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Ron Powers

The second most famous writer from Hannibal, Mo.

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Though Ron Powers has enjoyed big-city success--he was awarded the Pulitzer Prize while he was a columnist for the Chicago Sun-Times--he still considers himself a small town kid at heart. In fact, his boyhood was spent in the quintessential American town of Hannibal, Mo. The son of a Fuller Brush salesman, Powers was born and raised in Hannibal, "which put me on to Sammy," he said.

Sammy is Samuel Langhorne Clemens, aka Mark Twain, Hannibal's most-famous native son. Powers was probably destined to write the definitive Twain biography, but he resisted it for years. Ultimately, though, he wrote two--Dangerous Water: A Biography of the Boy Who Became Mark Twain and Mark Twain: A Life.

As part of the Read Me Treasure Valley community-wide celebration of Twain's The Adventures of Tom Sawyer, Powers will speak on Tuesday, Feb. 14, at 7:30 p.m. at Boise State's Special Events Center.

I don't think many people nowadays have had the experience of a Fuller Brush man coming to the door.

My dad sold brushes for almost 50 years. He wore two-toned shoes, a hand-painted wide necktie and a fedora cocked over his eye. He drove an old Model A, which didn't have any brakes. Getting up the hills of Hannibal was OK but getting down was a problem. He probably knew the town as well as Sammy did when he was a kid.

Mark Twin must have cast a permanent shadow over Hannibal.

The town had a spell on me. It was more compelling because Hannibal was an isolated town, way out on the prairie. The only thing that connected us to the world was the Mississippi River, which flowed right by the town.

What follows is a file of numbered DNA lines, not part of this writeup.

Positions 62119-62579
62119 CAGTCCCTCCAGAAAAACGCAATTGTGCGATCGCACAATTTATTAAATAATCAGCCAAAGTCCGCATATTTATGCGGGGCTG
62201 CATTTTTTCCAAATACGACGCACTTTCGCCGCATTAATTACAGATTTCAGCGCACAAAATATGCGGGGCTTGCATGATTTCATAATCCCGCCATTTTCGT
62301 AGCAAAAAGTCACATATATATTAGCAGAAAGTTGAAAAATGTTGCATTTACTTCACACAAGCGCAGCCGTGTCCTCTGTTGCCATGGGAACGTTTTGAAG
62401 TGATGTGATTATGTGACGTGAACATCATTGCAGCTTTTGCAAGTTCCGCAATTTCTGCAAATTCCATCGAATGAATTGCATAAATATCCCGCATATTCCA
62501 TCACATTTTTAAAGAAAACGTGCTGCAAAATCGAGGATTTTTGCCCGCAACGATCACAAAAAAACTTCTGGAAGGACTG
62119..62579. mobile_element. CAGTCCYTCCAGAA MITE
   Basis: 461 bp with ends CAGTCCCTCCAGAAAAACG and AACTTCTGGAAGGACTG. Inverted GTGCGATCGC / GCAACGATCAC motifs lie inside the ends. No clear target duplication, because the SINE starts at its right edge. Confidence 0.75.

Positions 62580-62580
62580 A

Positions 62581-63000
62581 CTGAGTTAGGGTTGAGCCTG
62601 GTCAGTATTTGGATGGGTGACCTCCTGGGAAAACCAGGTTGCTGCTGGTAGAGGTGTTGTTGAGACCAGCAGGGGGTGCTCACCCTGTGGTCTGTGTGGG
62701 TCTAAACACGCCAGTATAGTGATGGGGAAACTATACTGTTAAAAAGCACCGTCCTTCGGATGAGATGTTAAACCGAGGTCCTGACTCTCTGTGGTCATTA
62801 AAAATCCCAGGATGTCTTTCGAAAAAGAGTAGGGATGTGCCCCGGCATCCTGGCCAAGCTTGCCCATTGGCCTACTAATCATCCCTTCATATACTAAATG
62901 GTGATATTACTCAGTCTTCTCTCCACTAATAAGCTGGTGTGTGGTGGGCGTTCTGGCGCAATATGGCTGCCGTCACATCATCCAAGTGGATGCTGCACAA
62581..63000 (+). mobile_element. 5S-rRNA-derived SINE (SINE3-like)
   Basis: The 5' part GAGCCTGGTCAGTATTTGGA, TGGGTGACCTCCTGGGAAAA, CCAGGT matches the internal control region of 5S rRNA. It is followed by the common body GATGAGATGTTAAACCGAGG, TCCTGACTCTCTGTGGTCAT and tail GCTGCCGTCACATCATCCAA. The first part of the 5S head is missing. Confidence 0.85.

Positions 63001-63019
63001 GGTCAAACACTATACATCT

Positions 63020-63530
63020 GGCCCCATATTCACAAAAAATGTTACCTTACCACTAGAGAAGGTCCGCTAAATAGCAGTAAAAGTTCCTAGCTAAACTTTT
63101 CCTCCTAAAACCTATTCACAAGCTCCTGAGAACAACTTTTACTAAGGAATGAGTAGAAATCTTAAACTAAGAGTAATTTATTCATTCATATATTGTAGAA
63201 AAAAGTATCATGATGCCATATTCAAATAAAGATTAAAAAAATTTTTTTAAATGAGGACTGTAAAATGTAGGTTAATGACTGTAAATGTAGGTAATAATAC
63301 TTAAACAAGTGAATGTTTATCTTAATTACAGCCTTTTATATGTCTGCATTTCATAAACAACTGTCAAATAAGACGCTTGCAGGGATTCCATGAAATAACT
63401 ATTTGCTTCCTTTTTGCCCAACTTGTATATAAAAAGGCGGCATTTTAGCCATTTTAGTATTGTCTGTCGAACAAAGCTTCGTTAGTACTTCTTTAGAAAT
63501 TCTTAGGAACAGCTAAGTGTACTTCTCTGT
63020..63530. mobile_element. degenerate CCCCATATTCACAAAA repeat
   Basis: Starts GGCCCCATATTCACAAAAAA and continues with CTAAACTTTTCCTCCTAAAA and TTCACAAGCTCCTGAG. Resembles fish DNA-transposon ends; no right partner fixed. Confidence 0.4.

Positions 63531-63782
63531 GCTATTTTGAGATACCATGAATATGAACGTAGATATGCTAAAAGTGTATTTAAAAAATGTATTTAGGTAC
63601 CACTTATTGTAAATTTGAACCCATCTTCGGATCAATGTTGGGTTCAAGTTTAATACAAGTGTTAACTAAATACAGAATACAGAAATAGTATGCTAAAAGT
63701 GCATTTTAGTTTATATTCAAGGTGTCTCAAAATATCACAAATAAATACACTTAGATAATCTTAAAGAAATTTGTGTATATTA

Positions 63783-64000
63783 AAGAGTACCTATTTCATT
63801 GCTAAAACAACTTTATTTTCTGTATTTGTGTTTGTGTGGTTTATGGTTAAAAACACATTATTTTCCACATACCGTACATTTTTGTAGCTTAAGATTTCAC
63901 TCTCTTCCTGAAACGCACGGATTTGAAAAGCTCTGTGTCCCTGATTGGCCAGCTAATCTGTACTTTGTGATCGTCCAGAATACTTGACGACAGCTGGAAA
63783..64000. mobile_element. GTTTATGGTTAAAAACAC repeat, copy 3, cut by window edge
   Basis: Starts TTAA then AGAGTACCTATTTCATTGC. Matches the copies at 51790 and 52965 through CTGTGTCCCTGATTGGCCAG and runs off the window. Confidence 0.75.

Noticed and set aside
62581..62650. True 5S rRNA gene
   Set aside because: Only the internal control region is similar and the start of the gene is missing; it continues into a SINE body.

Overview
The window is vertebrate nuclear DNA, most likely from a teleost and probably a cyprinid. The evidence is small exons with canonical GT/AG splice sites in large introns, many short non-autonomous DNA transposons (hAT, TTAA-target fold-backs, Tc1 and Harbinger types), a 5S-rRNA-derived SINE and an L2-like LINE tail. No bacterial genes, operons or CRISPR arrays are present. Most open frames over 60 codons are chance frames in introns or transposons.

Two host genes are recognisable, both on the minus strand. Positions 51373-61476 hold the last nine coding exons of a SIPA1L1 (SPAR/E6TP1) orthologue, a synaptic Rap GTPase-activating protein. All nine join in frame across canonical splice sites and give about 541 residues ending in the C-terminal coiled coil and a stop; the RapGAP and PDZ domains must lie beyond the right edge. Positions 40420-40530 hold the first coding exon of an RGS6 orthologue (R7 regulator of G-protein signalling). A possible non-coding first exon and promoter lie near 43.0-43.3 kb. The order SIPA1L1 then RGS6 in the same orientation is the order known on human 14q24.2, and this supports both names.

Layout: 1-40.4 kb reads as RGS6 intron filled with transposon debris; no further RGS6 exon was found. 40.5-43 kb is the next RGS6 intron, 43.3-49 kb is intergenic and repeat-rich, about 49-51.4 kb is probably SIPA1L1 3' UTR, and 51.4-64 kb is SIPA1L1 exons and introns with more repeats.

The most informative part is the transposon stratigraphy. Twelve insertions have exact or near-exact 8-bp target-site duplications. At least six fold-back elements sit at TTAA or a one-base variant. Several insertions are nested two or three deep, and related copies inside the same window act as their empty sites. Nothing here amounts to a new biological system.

Twain was so big his face was on the back of produce trucks. There was the Tom Sawyer Theater, the Mark Twain Dinette and even the Injun Joe Motel.

So I'm guessing that you read Tom Sawyer a little differently than the rest of us.

Tom Sawyer was the secular Bible of my childhood.

As you became a writer, did you have a sense that you were destined to write a Twain biography?

I ran away from it most of my adult life. By the time I was a professional writer, there had been 40 biographies of the man--hundreds if not thousands of scholarly papers or criticism. I figured, what more was there to say and who was I to say it? But my literary agent, who, by the way, is a 6-foot, 9-inch, 280-pound Texan, said, "You really need to write this."

What did you find when you began doing your research?

I realized that Twain was hiding in plain sight. Biographers had always been seduced by the allure of deconstructing or psychoanalyzing Twain. He was the ultimate dead white male. They would build the story of his life based on theory. But what they left out was his life itself and the way he lived it. His life was a great opera and he left a giant footprint on American culture and later, the whole world.

Is it fair to say that he was a man of destiny and the right man for the right time?

Absolutely. Somebody once called him the ordinary man, plus genius. After Mark Twain American writing was never the same. You could still find lofty discourse, and there's nothing wrong with that, but he brought a voice of direct experience. "I've been out there, I've seen this, and I want to tell you about it." And he did it in a language that you can understand.

Do you sense that his books are self-contained, or do you find new relevance in the 21st century?

I don't know if the relevance ever went away. One of the sad things about Mark Twain is that he is too-often considered a museum piece. Many of the other biographies used him as a collection of spare parts. But the fact is, he doesn't get old.

Tom Quirk, from the University of Missouri, put his finger on it: Mark Twain understood human nature perhaps better than anyone alive. Times change but human nature really doesn't.

Can you speak to the experience of winning a Pulitzer?

It has finally healed over by now. It has its dangers. In certain ways, your contemporaries resented you. You went from being a nobody to being overrated overnight. It basically spurred me to see what I could do next. I realized that I didn't want to write a newspaper column for the rest of my life. I wanted to write books, starting from scratch, and build a body of work based on nothing more than whatever talent I might have.

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